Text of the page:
Source: The 3D Gospel
Readers may have read Roland Mueller’s slim volume on Honor and Shame, which came out in 2001, or Werner Mischke’s more extensive 2015 work on this important topic, The Global Gospel: Achieving Missional Impact in Our Multicultural World.
Recently Jayson George kindly shared with us a copy of his 2014 book describing honor and shame cultures as well as guilt-innocence and fear-power cultures. At only 80 pages, The 3D Gospel: Ministry in Guilt, Shame, and Fear Cultures is a quick read and helpful resource for anyone working cross-culturally. It provides an introduction to these three cultural types and explores how the gospel addresses each.
“Although guilt, shame, and fear are three distinct cultural outlooks, no culture can be completely characterized by only one,” says George. “These three dynamics interplay and overlap in all societies.” He encourages the reader not to neglect any of the three facets but to recognize the importance of each in order to share the gospel in a more complete way.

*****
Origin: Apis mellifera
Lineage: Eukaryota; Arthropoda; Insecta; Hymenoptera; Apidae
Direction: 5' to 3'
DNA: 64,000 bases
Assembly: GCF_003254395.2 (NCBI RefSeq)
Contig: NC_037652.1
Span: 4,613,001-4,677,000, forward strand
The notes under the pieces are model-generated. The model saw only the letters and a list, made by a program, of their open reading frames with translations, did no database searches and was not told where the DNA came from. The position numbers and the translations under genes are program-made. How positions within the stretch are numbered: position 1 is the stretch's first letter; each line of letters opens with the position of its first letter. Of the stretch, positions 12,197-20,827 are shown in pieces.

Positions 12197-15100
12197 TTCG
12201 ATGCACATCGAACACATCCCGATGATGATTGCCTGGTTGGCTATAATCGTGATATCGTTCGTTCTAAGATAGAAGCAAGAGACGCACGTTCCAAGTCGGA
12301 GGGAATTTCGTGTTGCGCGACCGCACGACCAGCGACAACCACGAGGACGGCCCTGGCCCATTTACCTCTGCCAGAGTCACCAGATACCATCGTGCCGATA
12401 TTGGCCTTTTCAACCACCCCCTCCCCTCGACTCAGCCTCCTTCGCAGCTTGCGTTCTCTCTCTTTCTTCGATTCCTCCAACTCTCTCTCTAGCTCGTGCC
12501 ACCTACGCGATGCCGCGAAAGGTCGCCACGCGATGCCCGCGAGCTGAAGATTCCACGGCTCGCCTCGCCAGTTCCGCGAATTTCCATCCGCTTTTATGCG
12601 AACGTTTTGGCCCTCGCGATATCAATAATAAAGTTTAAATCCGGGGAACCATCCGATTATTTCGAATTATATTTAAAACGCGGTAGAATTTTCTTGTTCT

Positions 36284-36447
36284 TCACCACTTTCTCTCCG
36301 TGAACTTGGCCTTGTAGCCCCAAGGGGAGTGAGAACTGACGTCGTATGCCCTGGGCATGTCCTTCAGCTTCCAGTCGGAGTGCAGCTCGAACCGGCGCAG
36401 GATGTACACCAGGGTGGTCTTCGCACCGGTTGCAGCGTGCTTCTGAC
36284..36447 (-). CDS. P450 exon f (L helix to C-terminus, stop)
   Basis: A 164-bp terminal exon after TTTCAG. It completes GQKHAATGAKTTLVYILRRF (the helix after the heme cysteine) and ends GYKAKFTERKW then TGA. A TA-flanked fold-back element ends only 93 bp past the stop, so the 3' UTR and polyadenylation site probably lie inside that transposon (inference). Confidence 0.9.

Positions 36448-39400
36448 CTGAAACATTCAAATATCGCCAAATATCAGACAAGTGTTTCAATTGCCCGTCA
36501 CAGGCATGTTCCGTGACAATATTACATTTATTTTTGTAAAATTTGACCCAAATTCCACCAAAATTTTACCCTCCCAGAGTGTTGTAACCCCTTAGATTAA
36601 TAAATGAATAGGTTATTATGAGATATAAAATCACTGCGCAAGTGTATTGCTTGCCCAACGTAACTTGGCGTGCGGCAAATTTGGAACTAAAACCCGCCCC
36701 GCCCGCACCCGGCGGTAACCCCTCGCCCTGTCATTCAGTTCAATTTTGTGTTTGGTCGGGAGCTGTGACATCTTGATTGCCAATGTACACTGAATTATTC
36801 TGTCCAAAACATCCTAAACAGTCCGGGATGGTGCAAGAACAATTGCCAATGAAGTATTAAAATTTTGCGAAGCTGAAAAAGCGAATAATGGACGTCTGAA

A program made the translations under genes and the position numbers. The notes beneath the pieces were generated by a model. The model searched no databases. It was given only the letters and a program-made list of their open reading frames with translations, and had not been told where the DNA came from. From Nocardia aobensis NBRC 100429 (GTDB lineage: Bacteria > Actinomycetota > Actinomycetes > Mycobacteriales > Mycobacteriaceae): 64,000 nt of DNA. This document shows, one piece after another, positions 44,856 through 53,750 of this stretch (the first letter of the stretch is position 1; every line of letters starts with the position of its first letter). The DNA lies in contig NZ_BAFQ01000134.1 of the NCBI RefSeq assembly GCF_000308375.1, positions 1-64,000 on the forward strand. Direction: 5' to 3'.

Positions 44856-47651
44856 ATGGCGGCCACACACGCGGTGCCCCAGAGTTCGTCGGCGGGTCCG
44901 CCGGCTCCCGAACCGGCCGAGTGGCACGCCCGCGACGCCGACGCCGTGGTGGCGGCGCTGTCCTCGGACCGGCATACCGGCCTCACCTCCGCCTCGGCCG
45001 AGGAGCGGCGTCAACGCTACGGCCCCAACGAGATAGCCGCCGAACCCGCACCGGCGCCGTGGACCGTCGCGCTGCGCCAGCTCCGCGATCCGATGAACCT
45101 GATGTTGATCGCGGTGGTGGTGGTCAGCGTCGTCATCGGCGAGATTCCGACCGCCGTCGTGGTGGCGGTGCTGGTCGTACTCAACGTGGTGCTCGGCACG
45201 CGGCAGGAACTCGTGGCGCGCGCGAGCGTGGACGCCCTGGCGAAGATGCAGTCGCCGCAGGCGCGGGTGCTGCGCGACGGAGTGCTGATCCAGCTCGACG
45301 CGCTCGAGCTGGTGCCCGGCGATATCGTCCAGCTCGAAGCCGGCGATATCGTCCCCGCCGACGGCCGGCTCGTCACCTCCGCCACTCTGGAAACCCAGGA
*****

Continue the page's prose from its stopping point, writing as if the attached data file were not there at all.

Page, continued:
The author hosts the website HonorShame.com (which we’ve mentioned here previously) and will lead a Missio Nexus webinar on September 17. He has also developed an assessment tool called TheCultureTest.com. It uses 25 simple questions to help you recognize your primary culture type: guilt, shame, or fear.
» Learn more or purchase The 3D Gospel for US$5.50 (or less) from Amazon or elsewhere; the Kindle edition is US$3.99.
Source: Mission Frontiers
Few world news sources are lacking in articles about tensions in the Middle East, but you might find perspectives you don’t hear elsewhere in the July edition of Mission Frontiers. It tells stories about God bringing hope in the midst of darkness and the gospel going forth to the brokenhearted.